Buying a car from a private party
A private party is the registered owner of a used car who personally owns the car you may be interested in buying. The process is different from buying a used car from a car dealer. To protect yourself and make sure all goes smoothly, consider the following:
1. Check the vehicle’s history
The National Motor Vehicle and Title Information System and also sites like carfax.com can tell you if the vehicle has been in an accident. Have the Vehicle Identification Number (VIN) ready. The VIN is visible on the dash at the driver’s side windshield and on the car’s proof of registration.
2. Inspect the vehicle thoroughly
Remember, you are solely responsible for checking out the car. Once you give the seller money, there is no warranty and your recourse is limited. If the seller is reluctant to allow you to have a mechanic of your choice do a thorough inspection, they may have something to hide. Click for helpful details about inspecting a used car.
3. Ask the seller to provide the following documents:
a) “Bill of Sale” signed by the seller and you with these details
- Date of sale
- Purchase price
- Seller and buyer’s full names and addresses
- Vehicle year, make, model, identification number and mileage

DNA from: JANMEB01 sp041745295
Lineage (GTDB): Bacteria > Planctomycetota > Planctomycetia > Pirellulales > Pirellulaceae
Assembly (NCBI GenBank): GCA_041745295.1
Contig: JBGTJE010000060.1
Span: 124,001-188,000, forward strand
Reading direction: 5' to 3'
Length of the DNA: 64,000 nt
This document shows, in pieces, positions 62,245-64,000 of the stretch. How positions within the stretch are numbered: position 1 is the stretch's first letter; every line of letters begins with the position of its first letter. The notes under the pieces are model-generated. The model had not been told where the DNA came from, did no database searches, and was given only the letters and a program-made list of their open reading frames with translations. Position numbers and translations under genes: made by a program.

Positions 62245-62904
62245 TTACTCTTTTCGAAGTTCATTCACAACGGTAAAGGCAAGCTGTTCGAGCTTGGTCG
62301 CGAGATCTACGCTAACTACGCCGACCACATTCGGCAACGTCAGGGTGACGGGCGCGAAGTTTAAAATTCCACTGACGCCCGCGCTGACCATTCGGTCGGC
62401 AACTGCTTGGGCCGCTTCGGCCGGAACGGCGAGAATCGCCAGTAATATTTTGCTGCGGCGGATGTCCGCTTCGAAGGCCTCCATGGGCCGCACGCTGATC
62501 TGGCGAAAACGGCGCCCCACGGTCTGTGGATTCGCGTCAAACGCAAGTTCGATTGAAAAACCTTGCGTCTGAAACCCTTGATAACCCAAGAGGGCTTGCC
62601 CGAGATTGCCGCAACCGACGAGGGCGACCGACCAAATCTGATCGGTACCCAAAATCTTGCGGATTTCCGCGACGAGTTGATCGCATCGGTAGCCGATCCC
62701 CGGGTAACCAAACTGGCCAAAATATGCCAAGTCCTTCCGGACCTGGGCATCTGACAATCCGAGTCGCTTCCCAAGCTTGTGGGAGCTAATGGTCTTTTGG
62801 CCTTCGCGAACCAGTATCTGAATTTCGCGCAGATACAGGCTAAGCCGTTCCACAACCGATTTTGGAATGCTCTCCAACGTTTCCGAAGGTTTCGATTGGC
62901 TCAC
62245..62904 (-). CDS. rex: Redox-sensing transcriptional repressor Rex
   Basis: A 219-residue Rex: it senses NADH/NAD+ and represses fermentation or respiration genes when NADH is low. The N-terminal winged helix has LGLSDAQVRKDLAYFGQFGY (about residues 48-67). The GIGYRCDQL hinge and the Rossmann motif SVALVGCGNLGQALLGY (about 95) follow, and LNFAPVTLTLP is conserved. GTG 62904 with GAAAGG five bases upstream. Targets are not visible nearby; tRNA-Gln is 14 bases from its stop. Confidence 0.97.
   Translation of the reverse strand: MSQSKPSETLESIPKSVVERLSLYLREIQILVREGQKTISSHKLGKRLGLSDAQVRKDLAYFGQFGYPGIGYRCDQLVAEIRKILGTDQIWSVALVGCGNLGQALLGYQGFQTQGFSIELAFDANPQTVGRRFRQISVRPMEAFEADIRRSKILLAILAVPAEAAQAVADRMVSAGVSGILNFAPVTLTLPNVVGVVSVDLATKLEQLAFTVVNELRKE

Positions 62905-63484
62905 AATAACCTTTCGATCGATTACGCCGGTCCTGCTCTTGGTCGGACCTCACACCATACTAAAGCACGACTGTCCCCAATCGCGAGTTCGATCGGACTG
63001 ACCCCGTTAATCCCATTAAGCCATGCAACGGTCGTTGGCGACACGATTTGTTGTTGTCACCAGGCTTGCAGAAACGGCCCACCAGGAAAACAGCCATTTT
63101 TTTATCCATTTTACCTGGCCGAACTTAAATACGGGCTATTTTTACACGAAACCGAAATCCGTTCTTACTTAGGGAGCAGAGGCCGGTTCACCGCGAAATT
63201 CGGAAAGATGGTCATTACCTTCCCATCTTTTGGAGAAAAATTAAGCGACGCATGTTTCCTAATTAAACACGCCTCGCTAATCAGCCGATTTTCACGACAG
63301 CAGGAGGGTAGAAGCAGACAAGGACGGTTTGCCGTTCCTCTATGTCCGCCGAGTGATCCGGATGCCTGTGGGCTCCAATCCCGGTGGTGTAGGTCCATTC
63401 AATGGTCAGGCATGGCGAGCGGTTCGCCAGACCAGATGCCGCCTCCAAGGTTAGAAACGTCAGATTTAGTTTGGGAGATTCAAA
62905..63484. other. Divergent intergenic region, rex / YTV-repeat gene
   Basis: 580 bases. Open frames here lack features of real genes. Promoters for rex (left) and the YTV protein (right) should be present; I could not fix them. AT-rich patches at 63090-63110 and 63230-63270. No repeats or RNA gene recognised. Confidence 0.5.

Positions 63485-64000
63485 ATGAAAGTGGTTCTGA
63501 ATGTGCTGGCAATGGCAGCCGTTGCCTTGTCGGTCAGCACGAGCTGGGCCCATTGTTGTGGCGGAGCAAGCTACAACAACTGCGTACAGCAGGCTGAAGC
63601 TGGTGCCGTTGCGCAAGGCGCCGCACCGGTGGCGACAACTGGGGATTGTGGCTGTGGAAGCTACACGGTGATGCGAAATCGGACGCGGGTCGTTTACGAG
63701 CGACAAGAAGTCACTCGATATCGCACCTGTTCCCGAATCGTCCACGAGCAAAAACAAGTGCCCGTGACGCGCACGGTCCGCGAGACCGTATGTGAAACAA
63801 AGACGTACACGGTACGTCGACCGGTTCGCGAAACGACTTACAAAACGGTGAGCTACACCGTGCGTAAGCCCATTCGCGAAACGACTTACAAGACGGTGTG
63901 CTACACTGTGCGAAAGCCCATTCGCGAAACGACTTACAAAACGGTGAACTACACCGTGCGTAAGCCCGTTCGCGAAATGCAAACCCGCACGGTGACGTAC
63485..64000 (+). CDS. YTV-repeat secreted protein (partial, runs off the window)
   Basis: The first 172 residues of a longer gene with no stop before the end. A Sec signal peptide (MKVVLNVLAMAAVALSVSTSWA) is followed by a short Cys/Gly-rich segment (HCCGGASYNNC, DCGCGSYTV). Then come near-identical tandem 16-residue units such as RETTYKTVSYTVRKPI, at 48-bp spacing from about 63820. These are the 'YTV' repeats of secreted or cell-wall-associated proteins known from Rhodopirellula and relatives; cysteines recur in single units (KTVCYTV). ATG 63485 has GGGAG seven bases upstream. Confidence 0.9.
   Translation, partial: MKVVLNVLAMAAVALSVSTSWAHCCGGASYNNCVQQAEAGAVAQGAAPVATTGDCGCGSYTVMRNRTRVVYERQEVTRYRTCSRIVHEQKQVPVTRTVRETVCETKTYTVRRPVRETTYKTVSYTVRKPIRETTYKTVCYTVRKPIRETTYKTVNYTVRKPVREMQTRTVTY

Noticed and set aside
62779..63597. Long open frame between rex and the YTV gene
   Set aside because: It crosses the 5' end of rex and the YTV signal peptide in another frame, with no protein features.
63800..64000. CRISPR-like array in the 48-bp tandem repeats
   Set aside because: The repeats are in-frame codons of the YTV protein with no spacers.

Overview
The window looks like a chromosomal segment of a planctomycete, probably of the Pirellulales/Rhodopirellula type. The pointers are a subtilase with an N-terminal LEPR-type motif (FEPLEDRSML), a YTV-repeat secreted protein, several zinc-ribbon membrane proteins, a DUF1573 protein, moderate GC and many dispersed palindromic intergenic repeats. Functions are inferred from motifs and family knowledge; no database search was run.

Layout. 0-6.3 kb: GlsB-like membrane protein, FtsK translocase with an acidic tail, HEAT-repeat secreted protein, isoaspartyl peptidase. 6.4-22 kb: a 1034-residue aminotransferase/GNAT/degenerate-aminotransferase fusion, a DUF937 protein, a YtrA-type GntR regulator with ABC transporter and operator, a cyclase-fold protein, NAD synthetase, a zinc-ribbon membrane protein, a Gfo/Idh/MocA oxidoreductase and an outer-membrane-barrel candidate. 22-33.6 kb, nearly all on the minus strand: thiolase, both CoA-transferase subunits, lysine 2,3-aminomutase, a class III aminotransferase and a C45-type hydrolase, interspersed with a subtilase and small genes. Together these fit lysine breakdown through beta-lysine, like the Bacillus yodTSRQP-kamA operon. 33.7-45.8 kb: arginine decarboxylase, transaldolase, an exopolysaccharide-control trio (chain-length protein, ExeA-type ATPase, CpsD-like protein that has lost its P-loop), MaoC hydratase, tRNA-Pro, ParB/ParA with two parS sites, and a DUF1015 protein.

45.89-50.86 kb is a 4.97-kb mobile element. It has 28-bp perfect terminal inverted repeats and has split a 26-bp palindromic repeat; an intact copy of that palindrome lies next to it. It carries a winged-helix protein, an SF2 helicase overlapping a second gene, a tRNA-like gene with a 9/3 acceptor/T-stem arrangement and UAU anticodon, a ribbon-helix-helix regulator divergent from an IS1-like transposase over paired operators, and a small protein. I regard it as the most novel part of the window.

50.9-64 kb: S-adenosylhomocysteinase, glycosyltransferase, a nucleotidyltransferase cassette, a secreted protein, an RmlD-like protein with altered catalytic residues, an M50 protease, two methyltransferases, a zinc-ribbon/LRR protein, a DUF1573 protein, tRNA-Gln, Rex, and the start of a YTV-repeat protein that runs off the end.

- Acknowledgement of any liens on the vehicle
b) The “pink slip” or title
Actually, it’s not pink anymore. This is the certificate of ownership, and the seller must provide it. If they don’t have it, they can request a duplicate from the DMV for a fee. If the vehicle is or was financed, line two of the title will also require a releasing signature. If the vehicle is not being purchased from the owner whose name appears on the title, you will need a bill of sale from each in–between buyer. Signatures may need to be notarized. Watch this video for details on proper endorsement of the title.
c) Current registration and smog certification
4. File required forms with the DMV and pay fees due
As the buyer, you will need to file the following documents within ten days to ensure your purchase is properly recorded and avoid DMV penalties.
- Properly endorsed title, also known as a “pink slip”. Watch this video for details on proper endorsement to avoid delay.
- File an online Notice of Transfer within ten days of purchase. Click here to file.
- Determine if a Smog Certificate or transfer fee is required.
It may not be required if the vehicle is less than four years old. Other conditions apply. Click for details.
For more information about buying from a private party, visit the California DMV page.
All information provided as a courtesy and is not legal advice. MCCU cannot be responsible for omissions or inaccurate information.